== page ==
by David Sason
This San Francisco duo brought national attention to San Francisco with their 2009 debut release Album, featuring their shimmering brand of guitar rock, which echoed psychedelia, surf rock, punk and other styles without deviating from strong melodies. On their highly anticipated follow-up Father, Son, Holy Ghosts, Christopher Owens, Chet “JR” White and company sound downright gigantic and ready for the world at large.
Lead track “Honey Bunny” is an epic ode to a desired one, beginning as a galloping ‘60s-rock ditty replete with harmonies and surf riffs before becoming a slowed-down detour into dreamy, slide guitar heaven. Just as ambitious is first single “Vomit”, a compelling six-and-a-half-minute tale of romantic pining that teeters between quiet jangle and power ballad territory, ending in an explosion of sound: power chords, Owens’s full emoting, a female soul singer belting it out, clanging organs, etc.
Even the quiet songs like “Jamie Marie” and “Just a Song” are impeccably produced (by the group and Doug Boehm), with the latter tune’s coda full of strings and flutes that evoke mid-era Beatles, as does everything else on Father, Son, Holy Ghost (harmonies, lyrics, instrumentation, general cheekiness). Throughout the record, Owens’s voice is right up front in the mix while still retaining a reticence that draws you in. And while the songs here are not as intense and passionate as those on Album, they show the group working on their craft more than one would think. Apparently, Girls actually care.
The early reviews are true. The new Lou Reed and Metallica collaboration – an odd pairing to begin with – simply does not work. Recorded in a little over a month this spring, Lulu’s inception was Lou Reed playing “Sweet Jane” with the band at 2009’s starstudded Rock and Roll Hall of Fame Anniversary Shows at Madison Square Garden, which was well-received. But that was a beloved Velvet Underground three-chord classic, and Lulu is based on Frank Wedekind’s controversial “Lulu plays” from 1885 and 1904 Germany.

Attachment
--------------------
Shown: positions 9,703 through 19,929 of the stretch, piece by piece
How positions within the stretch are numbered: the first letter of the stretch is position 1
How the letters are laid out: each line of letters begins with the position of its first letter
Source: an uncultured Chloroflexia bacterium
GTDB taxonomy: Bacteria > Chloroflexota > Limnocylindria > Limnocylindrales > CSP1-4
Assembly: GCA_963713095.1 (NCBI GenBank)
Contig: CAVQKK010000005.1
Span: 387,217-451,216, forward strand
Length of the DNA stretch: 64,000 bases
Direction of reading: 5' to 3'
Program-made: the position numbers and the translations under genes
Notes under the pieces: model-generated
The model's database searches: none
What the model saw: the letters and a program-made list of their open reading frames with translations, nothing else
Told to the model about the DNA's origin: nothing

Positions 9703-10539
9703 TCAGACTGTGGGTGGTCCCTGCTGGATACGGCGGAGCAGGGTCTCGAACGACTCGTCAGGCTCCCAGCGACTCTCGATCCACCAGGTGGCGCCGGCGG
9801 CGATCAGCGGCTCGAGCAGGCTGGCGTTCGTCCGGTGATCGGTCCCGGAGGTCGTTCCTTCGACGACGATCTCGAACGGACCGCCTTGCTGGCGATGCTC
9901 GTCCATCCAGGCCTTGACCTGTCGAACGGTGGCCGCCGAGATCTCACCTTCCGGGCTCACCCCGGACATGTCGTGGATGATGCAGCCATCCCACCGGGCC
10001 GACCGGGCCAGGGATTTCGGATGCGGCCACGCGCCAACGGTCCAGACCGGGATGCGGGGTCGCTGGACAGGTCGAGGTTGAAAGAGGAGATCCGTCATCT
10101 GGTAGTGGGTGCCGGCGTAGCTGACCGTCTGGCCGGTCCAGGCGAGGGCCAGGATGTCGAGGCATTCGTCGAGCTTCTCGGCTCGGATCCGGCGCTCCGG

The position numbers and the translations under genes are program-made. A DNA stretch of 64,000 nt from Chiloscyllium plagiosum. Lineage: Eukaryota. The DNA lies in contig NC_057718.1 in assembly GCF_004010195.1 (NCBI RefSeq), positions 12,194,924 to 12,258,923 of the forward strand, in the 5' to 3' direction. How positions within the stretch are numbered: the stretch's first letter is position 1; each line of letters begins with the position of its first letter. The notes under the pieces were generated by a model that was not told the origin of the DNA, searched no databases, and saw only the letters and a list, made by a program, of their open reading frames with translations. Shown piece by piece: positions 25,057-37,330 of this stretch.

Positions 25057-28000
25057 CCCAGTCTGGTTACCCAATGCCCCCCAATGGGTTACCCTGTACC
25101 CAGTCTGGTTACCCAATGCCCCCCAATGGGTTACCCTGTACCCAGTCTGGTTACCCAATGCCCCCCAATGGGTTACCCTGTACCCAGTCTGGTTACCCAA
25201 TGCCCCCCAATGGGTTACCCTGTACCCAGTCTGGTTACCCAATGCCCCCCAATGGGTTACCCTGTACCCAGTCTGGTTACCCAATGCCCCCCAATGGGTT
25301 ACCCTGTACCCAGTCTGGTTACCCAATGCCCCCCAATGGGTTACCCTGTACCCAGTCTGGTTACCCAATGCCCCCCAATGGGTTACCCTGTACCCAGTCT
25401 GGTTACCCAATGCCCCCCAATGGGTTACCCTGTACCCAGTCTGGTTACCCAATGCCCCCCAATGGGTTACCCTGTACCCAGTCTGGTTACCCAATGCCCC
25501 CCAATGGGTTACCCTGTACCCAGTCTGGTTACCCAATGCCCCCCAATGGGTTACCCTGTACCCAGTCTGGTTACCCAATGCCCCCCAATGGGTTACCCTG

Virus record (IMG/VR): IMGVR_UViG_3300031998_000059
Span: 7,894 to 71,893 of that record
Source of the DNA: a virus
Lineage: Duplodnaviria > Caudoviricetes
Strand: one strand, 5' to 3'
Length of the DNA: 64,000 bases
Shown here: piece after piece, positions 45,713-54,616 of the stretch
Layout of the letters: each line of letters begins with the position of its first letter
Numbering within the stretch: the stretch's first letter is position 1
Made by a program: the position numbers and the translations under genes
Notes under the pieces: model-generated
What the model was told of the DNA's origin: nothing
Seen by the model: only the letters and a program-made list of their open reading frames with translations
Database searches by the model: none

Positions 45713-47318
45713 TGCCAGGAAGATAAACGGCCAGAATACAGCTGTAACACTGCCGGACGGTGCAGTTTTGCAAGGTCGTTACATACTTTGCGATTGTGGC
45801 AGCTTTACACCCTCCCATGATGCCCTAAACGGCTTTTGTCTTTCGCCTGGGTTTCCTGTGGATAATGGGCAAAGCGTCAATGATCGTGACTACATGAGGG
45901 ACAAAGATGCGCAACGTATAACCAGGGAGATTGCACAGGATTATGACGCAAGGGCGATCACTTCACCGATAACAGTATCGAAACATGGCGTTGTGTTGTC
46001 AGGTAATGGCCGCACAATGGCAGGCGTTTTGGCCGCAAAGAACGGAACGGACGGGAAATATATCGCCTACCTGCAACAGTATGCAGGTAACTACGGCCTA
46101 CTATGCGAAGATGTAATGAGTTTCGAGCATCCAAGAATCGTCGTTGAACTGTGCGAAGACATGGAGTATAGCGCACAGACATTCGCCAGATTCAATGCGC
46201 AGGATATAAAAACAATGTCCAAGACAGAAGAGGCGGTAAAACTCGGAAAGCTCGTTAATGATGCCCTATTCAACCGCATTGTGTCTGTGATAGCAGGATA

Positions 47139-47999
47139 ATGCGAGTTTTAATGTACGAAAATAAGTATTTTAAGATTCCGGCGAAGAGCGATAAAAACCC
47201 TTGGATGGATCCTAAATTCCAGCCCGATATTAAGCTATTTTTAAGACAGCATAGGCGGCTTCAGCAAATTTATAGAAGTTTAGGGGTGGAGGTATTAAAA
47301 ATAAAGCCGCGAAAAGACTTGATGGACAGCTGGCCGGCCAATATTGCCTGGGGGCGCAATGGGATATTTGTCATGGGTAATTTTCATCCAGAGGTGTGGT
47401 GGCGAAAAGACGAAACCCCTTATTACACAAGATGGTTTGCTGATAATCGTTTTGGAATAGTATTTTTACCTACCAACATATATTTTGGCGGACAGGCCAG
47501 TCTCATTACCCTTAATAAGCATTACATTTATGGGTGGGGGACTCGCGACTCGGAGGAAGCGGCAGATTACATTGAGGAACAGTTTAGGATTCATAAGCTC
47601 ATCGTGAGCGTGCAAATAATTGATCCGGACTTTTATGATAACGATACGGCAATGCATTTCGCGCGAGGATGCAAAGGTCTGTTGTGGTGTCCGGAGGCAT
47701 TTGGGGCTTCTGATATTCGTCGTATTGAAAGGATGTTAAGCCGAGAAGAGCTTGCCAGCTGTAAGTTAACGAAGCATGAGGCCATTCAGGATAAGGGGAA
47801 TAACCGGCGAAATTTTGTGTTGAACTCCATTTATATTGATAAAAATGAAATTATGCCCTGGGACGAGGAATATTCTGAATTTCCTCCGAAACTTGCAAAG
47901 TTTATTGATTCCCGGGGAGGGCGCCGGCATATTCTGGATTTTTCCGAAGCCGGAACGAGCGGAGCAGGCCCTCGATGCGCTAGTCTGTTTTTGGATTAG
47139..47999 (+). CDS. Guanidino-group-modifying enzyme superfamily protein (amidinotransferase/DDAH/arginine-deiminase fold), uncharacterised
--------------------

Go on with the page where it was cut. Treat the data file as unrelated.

Like 2003’s The Raven, which was based on Edgar Allen Poe’s work, Reed’s lyrics here fit nicely with his career’s societal decay/underbelly motif. Yet despite being an initially interesting idea, Metallica’s accompaniment is jarring rather than complementary. Most tracks begin with the familiar Metallica sound – booming drums, crisp & down-tuned chords – before Lou Reed’s recitation comes in above it all, seemingly freeform in meter. Even more awkward is when James Hetfield joins in – not in any “singing” fashion like we know he’s capable of, mind you, but in full-on thrash-bark mode. Too haphazard, despite the varied talent present. A little more time spent crafting the songs might have helped.
There aren’t really any highlights, but if I had to pick one it would be “Little Dog” merely because it stays with its swells of quiet guitar feedback to serve Reed’s lyrical recitation and doesn’t switch tempos into full-on Metallica mode. On the next track “Dragon”, I couldn’t help but chuckle at Reed’s refrain “Are we nearly dead now?”
Surely Metallica fans will wish the boys had saved some of these riffs for their own next album. But it’s clear that Lulu is by Lou Reed/Metallica, for Lou Reed/Metallica. Kudos to both for following through on a whim. Perhaps it’s the catalyst they both need right now, like David Bowie’s Tin Machine. In that case, I’m curious to see if this shakes anything loose for either icon.
Although not nearly as catchy as albums Girlfriend or 100% Fun, Matthew Sweet’s last solo record, 2008’s Sunshine Lies was hailed as a welcome return to guitar-driven power pop, with A-list session players like Richard Lloyd in tow again. The audaciously titled Modern Art continues in this vein, but with much better melodies and more stylistic variety.
“She Walks the Night” is a classic Matthew Sweet single, a mid-tempo love song reminiscent of “I’ve Been Waiting” or “We’re the Same”. The anguished, bluesy “Ladyfingers” sounds like an Altered Beast outtake, with its throbbing bass and dark vibe, and the sparse, echoey “My Ass is Grass” reminds of Girlfriend’s quirkier half (Side Two).
Fittingly, Sweet is performing Girlfriend in its entirety this year, and these new tracks will fit nicely in the set. Sweet is an artist who needs no seismic shift with each album; his established palette still delivers.